Rizzo not worried about slow start to August

Rizzo not worried about slow start to August

CHICAGO -- Anthony Rizzo returned to the Cubs' lineup on Tuesday with every intention of turning up his offensive production after a dismal start to the month of August.

The first baseman was held out Monday with illness -- he said he had a "terrible fever" and migraine headaches -- but was back to his regular No. 3 spot in the order for the second game of the series, facing Nats righty Dan Haren.

Rizzo has already set career highs in home runs (18) and RBIs (65) by virtue of the fact that he's played more games this season (122) than nearly his previous two combined (136).

But his production has tailed off since a powerful start (eight homers and 20 RBIs in April) and a good May (.295 average, two homers, 16 RBIs). Entering Tuesday, he was batting .150 in 16 August games with just five RBIs.

"It's just baseball," Rizzo said. "You feel good one day, you feel bad the next. It's just trying to find that even keel and stay consistent. It hasn't been the most consistent for me this year, but it is what it is. You've just got to keep going. It's not like I'm going to back down and not want to play anymore. You've just got to keep going and keep having fun with the game."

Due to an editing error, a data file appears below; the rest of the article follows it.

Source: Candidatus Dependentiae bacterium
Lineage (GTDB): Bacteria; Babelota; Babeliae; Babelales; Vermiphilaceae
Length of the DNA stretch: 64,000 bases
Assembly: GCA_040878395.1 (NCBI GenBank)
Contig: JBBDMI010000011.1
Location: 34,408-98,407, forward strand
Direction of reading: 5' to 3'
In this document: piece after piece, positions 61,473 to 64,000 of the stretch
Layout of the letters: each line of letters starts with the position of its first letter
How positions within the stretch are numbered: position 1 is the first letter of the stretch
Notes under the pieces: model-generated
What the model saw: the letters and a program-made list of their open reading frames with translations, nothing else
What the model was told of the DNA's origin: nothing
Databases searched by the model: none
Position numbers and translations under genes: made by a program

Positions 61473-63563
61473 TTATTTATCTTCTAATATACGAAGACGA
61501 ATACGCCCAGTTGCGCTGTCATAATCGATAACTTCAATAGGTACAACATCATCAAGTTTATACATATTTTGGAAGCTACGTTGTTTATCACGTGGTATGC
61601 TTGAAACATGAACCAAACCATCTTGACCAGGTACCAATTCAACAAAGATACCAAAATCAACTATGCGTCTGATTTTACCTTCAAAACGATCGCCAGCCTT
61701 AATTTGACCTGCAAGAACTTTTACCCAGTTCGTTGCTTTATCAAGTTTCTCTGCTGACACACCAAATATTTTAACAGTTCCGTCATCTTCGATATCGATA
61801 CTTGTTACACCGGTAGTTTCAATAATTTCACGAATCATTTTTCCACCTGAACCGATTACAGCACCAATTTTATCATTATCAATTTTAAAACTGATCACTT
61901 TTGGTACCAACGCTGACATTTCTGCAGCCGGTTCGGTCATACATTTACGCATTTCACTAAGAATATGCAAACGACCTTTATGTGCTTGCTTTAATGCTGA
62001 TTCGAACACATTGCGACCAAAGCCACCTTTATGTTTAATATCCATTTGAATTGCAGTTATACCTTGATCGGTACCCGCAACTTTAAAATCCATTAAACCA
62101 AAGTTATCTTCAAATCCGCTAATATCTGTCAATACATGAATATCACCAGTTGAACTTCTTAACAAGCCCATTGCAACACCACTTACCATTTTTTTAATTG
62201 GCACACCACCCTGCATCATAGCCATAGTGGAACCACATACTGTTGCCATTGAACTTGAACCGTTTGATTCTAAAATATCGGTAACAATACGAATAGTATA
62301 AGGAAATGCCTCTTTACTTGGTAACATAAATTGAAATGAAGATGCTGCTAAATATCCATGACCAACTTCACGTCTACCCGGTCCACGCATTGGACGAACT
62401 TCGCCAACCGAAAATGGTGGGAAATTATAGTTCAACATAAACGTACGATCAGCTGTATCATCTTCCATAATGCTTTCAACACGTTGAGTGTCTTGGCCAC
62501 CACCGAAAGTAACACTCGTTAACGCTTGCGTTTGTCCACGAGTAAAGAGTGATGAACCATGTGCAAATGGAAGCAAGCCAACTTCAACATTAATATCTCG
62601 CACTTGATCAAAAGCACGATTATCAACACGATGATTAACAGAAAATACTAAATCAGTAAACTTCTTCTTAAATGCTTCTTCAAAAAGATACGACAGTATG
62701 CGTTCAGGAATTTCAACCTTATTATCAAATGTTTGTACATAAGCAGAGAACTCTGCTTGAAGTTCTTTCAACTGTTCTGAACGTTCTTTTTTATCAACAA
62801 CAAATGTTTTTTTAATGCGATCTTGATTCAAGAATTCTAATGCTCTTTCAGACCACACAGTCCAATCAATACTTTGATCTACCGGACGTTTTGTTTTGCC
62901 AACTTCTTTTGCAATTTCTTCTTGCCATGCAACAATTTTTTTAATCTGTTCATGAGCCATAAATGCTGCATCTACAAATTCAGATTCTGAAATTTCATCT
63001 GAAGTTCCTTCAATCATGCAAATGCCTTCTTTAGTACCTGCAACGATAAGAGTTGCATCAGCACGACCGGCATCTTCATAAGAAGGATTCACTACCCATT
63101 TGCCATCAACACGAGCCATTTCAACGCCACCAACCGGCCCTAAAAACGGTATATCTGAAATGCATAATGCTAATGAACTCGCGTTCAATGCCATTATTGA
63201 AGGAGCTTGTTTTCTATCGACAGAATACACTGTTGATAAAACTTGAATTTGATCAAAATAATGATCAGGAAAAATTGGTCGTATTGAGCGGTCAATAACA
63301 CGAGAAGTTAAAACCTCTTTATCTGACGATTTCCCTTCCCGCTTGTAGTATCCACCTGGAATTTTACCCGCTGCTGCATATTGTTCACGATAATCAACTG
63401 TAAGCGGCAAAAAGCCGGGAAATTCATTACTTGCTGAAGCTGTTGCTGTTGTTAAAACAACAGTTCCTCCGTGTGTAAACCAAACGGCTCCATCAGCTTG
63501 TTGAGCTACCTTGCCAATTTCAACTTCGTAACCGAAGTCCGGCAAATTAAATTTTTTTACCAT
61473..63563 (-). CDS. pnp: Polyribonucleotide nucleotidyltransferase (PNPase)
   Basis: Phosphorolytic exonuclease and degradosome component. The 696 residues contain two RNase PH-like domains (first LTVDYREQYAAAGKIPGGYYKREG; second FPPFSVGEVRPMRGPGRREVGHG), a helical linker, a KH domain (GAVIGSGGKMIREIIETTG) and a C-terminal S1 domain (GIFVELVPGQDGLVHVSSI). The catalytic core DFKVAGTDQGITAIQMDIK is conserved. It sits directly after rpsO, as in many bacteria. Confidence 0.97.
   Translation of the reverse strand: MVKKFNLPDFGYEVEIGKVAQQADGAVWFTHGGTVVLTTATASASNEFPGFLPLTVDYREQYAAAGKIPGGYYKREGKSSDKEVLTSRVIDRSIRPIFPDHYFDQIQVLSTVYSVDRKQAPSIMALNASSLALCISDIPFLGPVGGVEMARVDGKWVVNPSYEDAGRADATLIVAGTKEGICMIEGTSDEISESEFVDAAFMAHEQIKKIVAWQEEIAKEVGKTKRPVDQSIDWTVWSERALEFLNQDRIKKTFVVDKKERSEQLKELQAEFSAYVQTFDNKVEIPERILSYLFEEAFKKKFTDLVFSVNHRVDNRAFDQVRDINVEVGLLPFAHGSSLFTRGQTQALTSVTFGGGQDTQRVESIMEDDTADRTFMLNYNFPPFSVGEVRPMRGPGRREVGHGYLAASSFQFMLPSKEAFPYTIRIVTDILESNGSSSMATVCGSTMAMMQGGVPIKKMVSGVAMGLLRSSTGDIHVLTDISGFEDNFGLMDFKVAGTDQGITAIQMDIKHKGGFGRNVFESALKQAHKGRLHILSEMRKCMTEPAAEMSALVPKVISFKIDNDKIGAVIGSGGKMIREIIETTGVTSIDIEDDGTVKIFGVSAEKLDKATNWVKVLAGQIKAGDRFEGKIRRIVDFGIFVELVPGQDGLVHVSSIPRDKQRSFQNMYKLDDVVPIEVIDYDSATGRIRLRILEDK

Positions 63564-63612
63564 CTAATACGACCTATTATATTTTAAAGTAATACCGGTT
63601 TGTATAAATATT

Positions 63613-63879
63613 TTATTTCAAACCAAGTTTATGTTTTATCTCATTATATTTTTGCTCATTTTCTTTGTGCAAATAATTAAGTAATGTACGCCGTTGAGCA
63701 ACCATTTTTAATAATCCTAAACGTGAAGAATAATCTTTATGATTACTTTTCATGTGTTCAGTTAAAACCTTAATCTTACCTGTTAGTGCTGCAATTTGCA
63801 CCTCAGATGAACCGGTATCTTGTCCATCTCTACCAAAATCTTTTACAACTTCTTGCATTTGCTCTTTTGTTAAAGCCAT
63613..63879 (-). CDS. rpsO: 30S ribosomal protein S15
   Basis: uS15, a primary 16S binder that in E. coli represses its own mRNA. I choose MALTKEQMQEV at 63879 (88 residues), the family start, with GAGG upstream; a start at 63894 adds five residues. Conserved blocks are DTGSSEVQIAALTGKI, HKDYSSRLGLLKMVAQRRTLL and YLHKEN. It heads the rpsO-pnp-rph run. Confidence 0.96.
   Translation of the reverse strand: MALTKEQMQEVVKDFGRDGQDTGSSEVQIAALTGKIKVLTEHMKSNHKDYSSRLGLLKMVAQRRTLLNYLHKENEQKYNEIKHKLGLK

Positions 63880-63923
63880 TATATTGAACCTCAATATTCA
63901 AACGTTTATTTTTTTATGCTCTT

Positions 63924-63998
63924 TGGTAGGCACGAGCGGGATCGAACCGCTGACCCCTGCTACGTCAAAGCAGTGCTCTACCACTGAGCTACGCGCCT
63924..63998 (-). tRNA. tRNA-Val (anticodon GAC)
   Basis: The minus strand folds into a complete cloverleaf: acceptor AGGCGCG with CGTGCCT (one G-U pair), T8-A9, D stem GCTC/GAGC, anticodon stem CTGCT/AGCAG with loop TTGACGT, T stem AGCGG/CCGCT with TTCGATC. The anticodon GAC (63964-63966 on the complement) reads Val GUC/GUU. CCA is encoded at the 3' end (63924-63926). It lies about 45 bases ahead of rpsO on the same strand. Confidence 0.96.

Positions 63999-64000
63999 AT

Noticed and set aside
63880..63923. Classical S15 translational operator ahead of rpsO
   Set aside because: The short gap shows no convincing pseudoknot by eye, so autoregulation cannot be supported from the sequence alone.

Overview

Manager Dale Sveum said it was fair to say Rizzo's season has been more of a "road bump" than a "setback" and that it's something plenty of young players experience over the course of their early career.

"They're all going to look back and want to throw one year out of their career and, unfortunately, it'll probably be this one [for Rizzo]," Sveum said. "These guys, they're young, and it's their second time around in the big leagues, their second year sometimes and it just takes some adjustments and some confidence, too. Confidence is obviously the key factor. The confidence is always going to show up on the field."

But when asked about pitchers making adjustments to pitch him inside, or having trouble with fastballs, Rizzo's response hardly lacked machismo.

"They're throwing balls down the middle, too," Rizzo said. "I'm just not hitting them the way I'm supposed to. It doesn't matter what the pitchers do; I'll never give them the credit that some of them deserve, because I know I can hit any pitch at any given time."

Joey Nowak is a reporter for MLB.com. Follow him on Twitter at @joeynowak. This story was not subject to the approval of Major League Baseball or its clubs.